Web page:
Thursday, August 27, 2009

Concussions in athletes New recommendations in Sport

In an article published in the June issue of The Physician and Sportsmedicine entitled "Consensus Statement on Concussion in Sport - The Third International Conference on Concussion in Sport Held in Zurich, November 2008," new information and guidelines on the definition and treatment of concussions in athletes are presented. This is a revised and updated statement of the recommendations developed following the 1st (Vienna) and 2nd (Prague) International Symposia on Concussion in Sport. By developing core questions on how to treat concussions and best "return-to-play" recommendations, the conference members worked to improve the current recommendations as well as aiming to make this information readily available to health care professionals.

The article features numerous tips and guidelines on how to diagnose and treat individuals with concussions. Information presented includes a list of the common signs of concussions, step-by-step instructions on evaluating possible concussions, both on the sports field and in the emergency room, and a stepwise return-to-play strategy that will secure the well-being of the injured athlete. The authors also address potential complications that may influence concussion management, such as loss of consciousness, amnesia, and depression.

The article also includes smaller subsections of individuals, specifically adolescents, athletes, and non-athletes. The panel unanimously recommended that children should be completely symptom-free before returning to practice or play to prevent possible future complications. They also stated that all athletes should be given the same treatment for concussions, regardless of their level of participation.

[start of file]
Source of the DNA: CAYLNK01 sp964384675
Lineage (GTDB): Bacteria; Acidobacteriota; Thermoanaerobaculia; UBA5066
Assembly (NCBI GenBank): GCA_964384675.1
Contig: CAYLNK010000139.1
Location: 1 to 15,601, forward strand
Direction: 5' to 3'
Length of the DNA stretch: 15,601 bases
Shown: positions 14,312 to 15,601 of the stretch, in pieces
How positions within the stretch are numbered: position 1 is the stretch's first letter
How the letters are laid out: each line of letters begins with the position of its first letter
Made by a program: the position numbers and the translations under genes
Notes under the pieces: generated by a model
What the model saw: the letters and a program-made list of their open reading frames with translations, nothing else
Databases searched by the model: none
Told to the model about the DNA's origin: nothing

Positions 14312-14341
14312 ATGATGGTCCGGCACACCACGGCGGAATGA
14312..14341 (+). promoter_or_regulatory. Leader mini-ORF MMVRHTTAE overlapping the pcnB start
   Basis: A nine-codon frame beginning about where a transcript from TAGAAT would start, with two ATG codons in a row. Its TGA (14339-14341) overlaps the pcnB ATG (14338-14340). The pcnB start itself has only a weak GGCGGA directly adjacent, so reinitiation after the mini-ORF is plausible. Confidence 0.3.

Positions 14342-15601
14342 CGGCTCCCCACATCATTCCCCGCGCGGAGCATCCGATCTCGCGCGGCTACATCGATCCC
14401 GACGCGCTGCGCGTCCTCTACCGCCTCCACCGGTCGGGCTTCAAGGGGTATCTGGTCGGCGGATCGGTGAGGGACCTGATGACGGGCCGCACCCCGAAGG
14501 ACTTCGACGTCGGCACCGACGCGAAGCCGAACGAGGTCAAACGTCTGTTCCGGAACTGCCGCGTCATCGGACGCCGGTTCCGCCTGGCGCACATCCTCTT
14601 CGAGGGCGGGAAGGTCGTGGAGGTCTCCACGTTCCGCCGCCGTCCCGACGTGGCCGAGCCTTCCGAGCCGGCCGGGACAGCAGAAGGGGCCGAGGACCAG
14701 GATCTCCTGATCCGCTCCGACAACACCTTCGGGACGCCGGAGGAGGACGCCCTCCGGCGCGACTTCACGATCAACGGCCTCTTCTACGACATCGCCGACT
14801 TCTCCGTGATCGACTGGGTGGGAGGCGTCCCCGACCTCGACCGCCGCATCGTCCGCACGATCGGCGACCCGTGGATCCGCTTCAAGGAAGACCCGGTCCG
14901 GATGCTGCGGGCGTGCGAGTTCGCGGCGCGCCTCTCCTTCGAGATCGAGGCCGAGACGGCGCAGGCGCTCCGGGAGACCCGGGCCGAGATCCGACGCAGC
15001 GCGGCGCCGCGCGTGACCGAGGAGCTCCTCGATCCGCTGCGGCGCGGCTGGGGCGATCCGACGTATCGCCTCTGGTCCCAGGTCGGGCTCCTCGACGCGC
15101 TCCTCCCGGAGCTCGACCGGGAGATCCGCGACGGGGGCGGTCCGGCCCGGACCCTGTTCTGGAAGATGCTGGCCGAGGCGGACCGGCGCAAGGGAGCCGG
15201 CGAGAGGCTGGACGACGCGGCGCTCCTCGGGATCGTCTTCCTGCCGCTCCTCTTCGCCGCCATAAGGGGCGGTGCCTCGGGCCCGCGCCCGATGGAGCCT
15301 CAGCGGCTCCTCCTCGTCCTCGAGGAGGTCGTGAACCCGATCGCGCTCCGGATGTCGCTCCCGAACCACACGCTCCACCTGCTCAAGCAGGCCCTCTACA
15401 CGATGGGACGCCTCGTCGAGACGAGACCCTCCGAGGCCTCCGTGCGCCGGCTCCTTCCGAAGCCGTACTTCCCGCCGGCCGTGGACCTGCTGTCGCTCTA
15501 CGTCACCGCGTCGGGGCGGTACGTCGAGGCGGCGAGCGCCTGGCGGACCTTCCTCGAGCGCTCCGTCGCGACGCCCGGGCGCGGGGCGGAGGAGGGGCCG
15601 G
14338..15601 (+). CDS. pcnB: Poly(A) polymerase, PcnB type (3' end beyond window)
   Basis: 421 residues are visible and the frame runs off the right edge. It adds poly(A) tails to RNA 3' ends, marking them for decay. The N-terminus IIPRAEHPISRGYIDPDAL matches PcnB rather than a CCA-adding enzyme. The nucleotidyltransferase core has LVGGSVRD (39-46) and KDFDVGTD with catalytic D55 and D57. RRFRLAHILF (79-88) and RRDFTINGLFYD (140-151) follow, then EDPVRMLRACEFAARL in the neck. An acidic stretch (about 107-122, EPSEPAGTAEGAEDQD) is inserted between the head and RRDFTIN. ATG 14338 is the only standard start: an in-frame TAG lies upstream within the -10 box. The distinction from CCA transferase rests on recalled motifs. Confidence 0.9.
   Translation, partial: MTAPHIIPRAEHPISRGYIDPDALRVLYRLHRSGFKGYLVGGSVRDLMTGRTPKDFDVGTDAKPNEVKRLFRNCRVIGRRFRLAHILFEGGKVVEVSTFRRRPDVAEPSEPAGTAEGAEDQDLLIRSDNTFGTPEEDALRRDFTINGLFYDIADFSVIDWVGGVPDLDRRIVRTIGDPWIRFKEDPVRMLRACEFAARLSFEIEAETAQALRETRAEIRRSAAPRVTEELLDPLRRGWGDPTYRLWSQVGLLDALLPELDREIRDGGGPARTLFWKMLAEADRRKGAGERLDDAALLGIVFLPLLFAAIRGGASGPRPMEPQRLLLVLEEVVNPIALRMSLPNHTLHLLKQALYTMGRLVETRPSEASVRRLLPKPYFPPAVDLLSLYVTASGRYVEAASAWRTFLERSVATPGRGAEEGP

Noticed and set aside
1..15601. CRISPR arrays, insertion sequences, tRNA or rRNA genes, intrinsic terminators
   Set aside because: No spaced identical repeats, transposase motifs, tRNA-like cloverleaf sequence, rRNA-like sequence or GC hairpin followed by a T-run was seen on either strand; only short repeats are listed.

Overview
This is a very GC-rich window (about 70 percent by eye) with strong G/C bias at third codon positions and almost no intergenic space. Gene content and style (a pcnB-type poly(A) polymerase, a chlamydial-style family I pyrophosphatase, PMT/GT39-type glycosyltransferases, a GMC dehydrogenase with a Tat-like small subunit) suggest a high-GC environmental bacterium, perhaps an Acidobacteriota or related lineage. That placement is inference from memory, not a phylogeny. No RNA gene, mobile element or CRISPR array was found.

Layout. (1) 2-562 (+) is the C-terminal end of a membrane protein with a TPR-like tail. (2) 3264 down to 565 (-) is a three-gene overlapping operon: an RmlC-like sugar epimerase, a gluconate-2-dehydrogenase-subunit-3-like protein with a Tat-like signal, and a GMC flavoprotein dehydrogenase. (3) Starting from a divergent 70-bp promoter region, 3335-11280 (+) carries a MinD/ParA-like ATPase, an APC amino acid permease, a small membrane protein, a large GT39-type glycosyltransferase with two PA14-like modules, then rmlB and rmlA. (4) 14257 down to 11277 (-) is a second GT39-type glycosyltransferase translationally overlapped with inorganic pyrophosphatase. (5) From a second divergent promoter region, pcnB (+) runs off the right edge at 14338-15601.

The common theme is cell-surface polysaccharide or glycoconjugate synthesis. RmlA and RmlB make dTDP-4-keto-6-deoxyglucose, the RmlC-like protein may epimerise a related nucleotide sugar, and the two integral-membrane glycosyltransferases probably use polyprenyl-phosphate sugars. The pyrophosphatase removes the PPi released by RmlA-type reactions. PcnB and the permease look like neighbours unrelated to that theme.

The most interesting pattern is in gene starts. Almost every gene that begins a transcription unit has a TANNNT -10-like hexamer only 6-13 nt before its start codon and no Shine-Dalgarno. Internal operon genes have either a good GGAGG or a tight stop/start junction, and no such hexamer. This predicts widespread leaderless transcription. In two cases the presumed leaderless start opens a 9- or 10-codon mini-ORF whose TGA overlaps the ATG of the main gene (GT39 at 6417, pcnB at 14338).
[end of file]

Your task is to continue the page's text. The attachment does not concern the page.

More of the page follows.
The panel recommends that individuals should be educated on the symptoms and diagnosis of a concussion because available options for treatment are limited. By using a variety of resources, such as Web pages, educational videos, and outreach programs, the panel believes that people will become more aware of the causes and dangers of concussions.

In addition, the article contains the newly developed Sport Concussion Assessment Tool 2 (SCAT2), a standardized checklist designed for health care professionals to aid in the diagnosis of a concussion in an athlete. This new form was created to replace the original SCAT, which was published in 2005. By adding the new information from their discussion, the panel was able to create a tool that they believe will help medical professionals worldwide diagnose concussions successfully, ensuring their health and well-being.

The Physician and Sportsmedicine

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